Looking around us, especially in cities, we can easily see how vehicles are given priority at the expense of pedestrians. Footpaths are encroached, traffic signals for pedestrian crossings are green for very very short periods of time, drivers do not stop even at the zebra crossings, and so on. In many places the footpaths exist only as tokens. (I have used footpaths that are only 1½ to 2 feet wide, pedestrians walking in both directions, and high-speed traffic on the road next to it. You must be very agile to use Bangalore’s footpaths!)
A person’s geographic mobility depends on a number of things: age, physical ability, social and economic status, gender, general health, etc. The current model of development that makes vehicle movement a priority ignores pedstrians’ geographical needs.
How many times have you seen people riding two-wheelers on the foot-path, honking at pedestrians who are walking there? The traffic police occasionally announce a “crack-down” on such behaviour, but these do not last very long. Most violators also get away by bribing the police or with the “Do you know who I am?” strategy. Almost all violators appear to be reasonably schooled people (though evidently not educated!).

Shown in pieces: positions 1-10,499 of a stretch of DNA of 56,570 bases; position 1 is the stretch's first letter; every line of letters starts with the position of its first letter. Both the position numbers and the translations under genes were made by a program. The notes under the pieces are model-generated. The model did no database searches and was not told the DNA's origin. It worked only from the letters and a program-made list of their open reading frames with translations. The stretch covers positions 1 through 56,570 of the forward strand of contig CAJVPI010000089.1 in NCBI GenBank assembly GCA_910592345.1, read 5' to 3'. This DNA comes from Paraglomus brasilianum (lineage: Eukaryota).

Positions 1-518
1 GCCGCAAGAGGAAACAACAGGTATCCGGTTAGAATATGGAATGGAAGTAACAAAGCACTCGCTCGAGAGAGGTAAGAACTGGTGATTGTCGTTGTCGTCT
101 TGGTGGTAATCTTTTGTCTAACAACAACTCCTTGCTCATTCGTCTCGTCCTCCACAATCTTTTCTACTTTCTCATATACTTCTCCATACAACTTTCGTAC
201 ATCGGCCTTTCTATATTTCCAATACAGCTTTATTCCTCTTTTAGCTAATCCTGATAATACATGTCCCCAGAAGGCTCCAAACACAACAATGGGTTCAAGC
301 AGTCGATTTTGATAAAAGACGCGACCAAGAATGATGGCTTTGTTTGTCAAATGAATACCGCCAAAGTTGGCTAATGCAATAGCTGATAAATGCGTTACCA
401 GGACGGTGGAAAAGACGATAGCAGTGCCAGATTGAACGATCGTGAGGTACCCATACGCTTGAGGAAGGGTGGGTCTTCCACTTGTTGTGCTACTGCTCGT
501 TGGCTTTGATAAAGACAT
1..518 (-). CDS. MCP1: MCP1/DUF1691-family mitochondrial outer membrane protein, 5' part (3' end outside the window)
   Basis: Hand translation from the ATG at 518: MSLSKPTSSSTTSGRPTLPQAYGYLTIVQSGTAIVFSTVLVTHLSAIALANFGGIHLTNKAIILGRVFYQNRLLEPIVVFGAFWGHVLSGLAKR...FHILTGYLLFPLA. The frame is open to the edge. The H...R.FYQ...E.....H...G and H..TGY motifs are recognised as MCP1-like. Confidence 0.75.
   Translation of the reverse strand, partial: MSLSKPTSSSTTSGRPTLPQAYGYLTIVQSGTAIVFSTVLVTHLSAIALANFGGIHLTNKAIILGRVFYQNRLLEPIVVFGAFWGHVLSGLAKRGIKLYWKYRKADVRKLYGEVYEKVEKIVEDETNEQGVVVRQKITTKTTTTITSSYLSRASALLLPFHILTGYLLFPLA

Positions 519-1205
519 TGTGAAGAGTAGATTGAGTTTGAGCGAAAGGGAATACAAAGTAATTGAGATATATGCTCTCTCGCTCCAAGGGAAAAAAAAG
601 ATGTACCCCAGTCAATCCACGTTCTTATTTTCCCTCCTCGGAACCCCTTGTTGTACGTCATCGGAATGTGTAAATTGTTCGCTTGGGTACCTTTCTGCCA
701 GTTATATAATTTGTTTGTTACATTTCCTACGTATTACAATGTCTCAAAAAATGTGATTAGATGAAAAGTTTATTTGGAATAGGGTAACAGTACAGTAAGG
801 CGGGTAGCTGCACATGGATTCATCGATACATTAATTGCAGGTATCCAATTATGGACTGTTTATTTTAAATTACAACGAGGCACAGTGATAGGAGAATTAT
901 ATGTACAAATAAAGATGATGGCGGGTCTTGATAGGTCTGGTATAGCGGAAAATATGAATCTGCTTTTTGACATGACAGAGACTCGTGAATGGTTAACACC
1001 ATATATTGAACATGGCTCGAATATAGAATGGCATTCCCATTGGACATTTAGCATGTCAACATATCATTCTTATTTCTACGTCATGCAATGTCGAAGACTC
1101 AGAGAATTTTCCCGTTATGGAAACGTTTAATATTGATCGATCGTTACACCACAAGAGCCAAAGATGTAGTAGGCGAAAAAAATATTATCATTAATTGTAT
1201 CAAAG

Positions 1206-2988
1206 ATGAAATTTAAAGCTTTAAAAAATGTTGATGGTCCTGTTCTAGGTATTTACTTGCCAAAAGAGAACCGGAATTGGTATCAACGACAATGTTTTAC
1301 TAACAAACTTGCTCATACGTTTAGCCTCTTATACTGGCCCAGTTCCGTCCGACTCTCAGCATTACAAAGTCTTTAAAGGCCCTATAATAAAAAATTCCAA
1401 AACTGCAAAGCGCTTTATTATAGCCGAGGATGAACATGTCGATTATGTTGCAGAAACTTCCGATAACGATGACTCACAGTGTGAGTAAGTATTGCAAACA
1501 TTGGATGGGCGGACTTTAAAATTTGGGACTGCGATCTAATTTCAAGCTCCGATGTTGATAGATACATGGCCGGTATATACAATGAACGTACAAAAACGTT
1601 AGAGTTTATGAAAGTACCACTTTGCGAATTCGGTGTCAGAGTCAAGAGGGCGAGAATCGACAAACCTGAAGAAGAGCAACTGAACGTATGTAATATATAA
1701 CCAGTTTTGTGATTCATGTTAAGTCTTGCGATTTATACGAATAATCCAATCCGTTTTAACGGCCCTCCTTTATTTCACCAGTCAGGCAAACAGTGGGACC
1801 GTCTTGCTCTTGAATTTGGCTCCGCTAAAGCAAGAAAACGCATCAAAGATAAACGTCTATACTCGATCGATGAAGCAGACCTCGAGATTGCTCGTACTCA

However, as citizens (the Samskrtam word is naagariika which also means ‘civilized’) we have a duty to observe our spatial responsibilities while claiming our spatial rights. Rights cannot be exercised without the corresponding responsibilities. This means that in every aspect of our life, we should be mindful of the spatial rights of everyone around us. This is not just in traffic but in every aspect of life.